The Reagan Administration’s effort to shrink the nation’s trade deficit through an international assault on the value of the dollar could backfire unless the dramatic weekend announcement is followed up with further actions to narrow the U.S. budget deficit and stimulate growth abroad, analysts said Monday.
The initial reaction in international currency markets was favorable, with the dollar falling about 6% against most major currencies.
“But this move could boomerang on them unless there is some evidence of action on our side within the next few months,” said Robert Roosa, a former top Federal Reserve Board official and now a partner at Brown Bros. Harriman & Co., a New York investment firm.
The statement Sunday by finance ministers and central bankers from the United States, West Germany, Japan, France and Britain that their governments are prepared to intervene together in currency markets to drive the dollar down is part of an Administration campaign to head off protectionist measures in Congress and avert a possible trade war by holding out the promise that the nation’s record trade deficit will soon begin to shrink.
President Reagan followed up Monday with a speech calling for stronger efforts to remove foreign barriers to U.S. products.
But analysts, arguing that the high dollar rather than foreign barriers is the driving force behind the trade deficit, found little in Reagan’s speech to hold out the hope that the trade gap would narrow.
And they were skeptical that the Reagan Administration is willing to move strongly enough to bring the high-flying dollar down to a level where U.S. products will be priced competitively with foreign goods, thus helping to save jobs in such troubled American industries as steel, chemicals, textiles and farm equipment.
“Intervention can only help for a short period of time,” said John D. Paulus, managing director and chief economist at the investment bank of Morgan Stanley in New York. “For the program to work over the long run, Europe and Japan need to ease fiscal policies while the U.S. would have to close its budget deficit. Frankly, I don’t see any evidence of either.”
Rates Kept High
Many economists are convinced that a key reason for the overvalued dollar is the massive U.S. budget deficit, which has forced the Federal Reserve to keep interest rates high enough to attract foreign capital to finance the deficit and other private borrowing needs.
The resulting strong dollar has depressed the price of imports in U.S. markets and driven up the price of U.S. goods overseas. That in turn has contributed to a trade deficit expected to reach as high as $150 billion this year.
For the near-term, the Treasury Department--by signaling a change in the Reagan Administration’s opposition to currency market intervention--won plaudits from most analysts for its willingness to take active steps to drive the dollar down.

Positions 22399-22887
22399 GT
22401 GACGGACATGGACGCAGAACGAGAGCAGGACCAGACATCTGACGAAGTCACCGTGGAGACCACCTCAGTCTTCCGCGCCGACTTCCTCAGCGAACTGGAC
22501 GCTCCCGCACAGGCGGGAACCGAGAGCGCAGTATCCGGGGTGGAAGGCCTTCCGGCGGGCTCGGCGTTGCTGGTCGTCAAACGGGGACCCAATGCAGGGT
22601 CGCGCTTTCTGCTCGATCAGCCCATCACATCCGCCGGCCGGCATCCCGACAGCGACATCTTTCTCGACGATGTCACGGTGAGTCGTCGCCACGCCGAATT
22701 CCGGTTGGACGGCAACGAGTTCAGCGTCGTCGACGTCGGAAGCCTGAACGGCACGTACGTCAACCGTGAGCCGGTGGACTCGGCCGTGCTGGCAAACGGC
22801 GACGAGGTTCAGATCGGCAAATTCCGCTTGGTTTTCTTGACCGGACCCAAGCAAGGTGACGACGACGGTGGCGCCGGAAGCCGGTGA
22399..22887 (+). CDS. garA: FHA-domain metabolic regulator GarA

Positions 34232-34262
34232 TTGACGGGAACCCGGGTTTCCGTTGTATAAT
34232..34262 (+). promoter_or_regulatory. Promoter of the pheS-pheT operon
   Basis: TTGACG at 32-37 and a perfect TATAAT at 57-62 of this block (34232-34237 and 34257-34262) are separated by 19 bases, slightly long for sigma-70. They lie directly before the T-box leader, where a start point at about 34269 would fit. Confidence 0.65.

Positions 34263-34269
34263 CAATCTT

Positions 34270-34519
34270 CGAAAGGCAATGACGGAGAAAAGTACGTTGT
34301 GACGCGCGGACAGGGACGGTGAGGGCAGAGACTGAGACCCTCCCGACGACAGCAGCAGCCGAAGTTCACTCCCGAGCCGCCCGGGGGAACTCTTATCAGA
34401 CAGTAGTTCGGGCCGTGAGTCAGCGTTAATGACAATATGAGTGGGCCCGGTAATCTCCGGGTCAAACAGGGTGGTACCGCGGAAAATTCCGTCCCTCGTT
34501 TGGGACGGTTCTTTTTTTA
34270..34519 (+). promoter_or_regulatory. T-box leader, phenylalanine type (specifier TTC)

“This was a very well-timed event because the dollar was primed to fall and there was growing sense in the market that it was fundamentally overvalued,” said Allen Sinai, chief economist for Shearson Lehman Bros. in New York. “But unless it is followed up by some actions to correct the fundamental imbalances in the U.S. economy, they will not achieve the lasting adjustments that are needed.”
Most analysts were surprised, however, that Reagan did not follow up Sunday’s announcement with a strong statement of support for forcing the dollar down.
In Monday’s speech, Reagan did little more than acknowledge that he “authorized Treasury Secretary (James A.) Baker to join his counterparts from other major industrial countries to announce measures to promote stronger and more balanced growth in our economies and thereby the strengthening of foreign currencies.”
“I don’t see that as a very ringing endorsement,” said C. Fred Bergsten, president of the Institute on International Economics. “It’s important that the President, who has continually linked the strong dollar to the health of the U.S. economy, publicly acknowledge that the dollar needs to come down.”
50% Above Low Point
After the close of business Monday, the U.S. dollar had fallen more than one-fifth from its peak in March, but it is still more than 50% above its low point in early 1980, according to a Federal Reserve Board scale that weighs the dollar against a basket of other major world currencies. Most economists argue that the dollar must fall by another 20% to 25% before the U.S. trade deficit can shrink significantly.
Thanks to the high dollar, economists say, nations that export to the United States have been able to build large profit margins into their price structures and still undersell their U.S. competitors. Thus, any initial decline in the dollar merely would cut into profit margins and not force foreign exporters to raise their prices.
And even if the new actions are successful in driving the dollar lower, Administration officials warned, it could be more than a year before the benefits will be clear.
‘Some Time Lag’
“As far as effects of a lower dollar are concerned, there’s some time lag,” Treasury Secretary Baker said. “It may be as much as 10 to 18 months before you see an effect from that in the trade figures.”
But whether the leading industrial nations can convince traders in the swirling currency markets, where as much as $100 billion to $150 billion changes hands daily, that their new efforts to cooperate more closely will pay off in a lower dollar remains an open question.
“There is still a great demand for dollars in the world, and I’m not convinced that these initial actions can stem the tide for very long,” said Tony Senecal, head of foreign trading operations for Security Pacific National Bank in Los Angeles. “We’ll have to wait and see whether the major industrial nations can really follow through on what they have promised.”